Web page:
I have been around photography since a baby. By the time I was in elementary school I had my own simple box camera, I was experimenting with pinhole cardboard boxes and blueprint paper exposed to the sun; added to the adventure was a darkroom in the cellar. With my parents interest in the arts and crafts, it wasn’t long before I was exposed to creative artists and artistic crafts. As a child I would sit for hours pouring over my parent’s photography and arts & crafts magazines. Because of his own interest in photography my dad introduced me to the work some of the great photographers of the day, some I even had the fortune to meet. Dad saw to it that I learned the basics of photography. I always had a camera although my interest waned when I discovered girls and cars, and later college studies took priority. With marriage, children, and an opportunity to travel, my interest again picked up and I became enamored with 127 film slides. Took thousands of them, just ask my kids. And that’s how I became a photographer, but that’s not the end of the story.
It wasn’t until the 90s that I began to become aware of the difference between “taking a picture” and “telling a story,” the difference between beautiful photos and photos that enabled inSight into the entirety of the world: people, places and things.
My becoming aware is an ever evolving process that is constantly being honed. My goal is not so much to take photos that are technically correct as it is to take photos that tell stories, and sometimes breaking a rule tells a better story. That is not to say that I have no interest in photographic technological efficiency.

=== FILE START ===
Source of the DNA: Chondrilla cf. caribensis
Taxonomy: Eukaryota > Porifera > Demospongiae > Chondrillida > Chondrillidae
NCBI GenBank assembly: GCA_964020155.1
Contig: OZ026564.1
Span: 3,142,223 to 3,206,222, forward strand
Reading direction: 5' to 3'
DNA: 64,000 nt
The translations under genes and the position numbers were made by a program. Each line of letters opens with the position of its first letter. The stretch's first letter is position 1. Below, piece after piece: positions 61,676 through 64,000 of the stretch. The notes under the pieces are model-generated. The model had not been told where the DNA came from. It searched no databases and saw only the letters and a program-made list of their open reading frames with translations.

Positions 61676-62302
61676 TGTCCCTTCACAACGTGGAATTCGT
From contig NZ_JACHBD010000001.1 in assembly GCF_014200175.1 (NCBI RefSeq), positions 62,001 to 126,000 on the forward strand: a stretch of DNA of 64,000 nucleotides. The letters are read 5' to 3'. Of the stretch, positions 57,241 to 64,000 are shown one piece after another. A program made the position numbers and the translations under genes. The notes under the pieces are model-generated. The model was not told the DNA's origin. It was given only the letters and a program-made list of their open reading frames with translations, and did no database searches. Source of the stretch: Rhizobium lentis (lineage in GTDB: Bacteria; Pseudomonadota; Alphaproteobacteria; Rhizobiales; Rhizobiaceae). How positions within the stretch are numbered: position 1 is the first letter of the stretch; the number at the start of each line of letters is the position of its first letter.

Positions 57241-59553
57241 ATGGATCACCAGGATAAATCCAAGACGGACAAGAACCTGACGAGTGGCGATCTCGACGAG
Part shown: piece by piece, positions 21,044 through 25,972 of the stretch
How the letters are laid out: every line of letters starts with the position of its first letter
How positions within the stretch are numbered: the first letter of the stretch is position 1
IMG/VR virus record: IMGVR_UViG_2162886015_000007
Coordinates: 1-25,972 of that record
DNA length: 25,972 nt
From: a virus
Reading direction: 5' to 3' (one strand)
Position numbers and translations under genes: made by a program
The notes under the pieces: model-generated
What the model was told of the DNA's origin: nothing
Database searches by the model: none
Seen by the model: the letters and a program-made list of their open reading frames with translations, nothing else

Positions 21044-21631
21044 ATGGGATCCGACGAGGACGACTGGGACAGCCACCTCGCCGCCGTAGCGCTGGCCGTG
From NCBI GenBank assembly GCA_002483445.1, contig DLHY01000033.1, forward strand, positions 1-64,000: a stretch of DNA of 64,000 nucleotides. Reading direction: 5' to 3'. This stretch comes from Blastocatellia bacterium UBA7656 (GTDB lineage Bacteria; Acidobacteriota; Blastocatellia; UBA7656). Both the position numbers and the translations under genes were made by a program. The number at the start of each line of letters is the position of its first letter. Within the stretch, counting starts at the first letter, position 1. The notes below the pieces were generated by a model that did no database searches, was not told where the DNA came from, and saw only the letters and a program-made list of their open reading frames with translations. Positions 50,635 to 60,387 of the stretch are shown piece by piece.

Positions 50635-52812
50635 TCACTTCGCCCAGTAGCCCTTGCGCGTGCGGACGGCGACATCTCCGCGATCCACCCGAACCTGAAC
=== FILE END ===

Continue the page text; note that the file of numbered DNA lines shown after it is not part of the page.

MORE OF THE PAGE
Photography knows no boundaries. It speaks all languages, yet speaks no language. You can get lost in a photo, you can create your own worlds within a photo. This is as true of the viewer as it is of the photographer. Photography as story telling speaks a liberative language, one that releases the inherent stories, one that moves you away from expectations into creative inSight. Insight is that penetrating mental vision, the ability of seeing into inner character, the underlying stories.
As a photographer, the things that are most exciting to me are found in the periphery, along the edge of casual observation, along the edge of what normally catches our eye. In my photography I seek the edge of the observed world to see what goes unseen. I am still learning to see, really See. To see beyond what my eyes observe, to see with inSight.
What I hope with each image is to both communicate and create stories – real and imagined – in the mind of the viewer. To stir up memories of life and life lived. To surprise both myself and the viewer with how the inherent liberated story unfolds.
While teaching cultural studies I began to explore the “psychology of culture.” What is it that makes a culture – any culture – psychologically unique? What is it that gives a culture both utopic and dystopic qualities? What intrigued me most was that unobserved “space between the line (singular)” where independent cultures melded into one, yet retained the characteristic of each. Working at that time in the urban setting it was only natural that I began to look at the “space between the line” were neighborhood cultures met, and then, the “space between the line” in physicality and urban scenes, particularly buildings and infrastructure. What stories went unheard in this space, what stories were waiting to be liberated? In the process I began to realize how photography could be an important tool in puncturing the line in a way that freed the embedded unheard stories, allowing them heard.
In a Nutshell…
As a writer and photographer I strive to a gleaner, seeking to glean from what often goes unobserved, seeking to make sense of the paradoxes and conundrums of daily living. My atelier is not in the studio, it is in the world, where the daily is lived.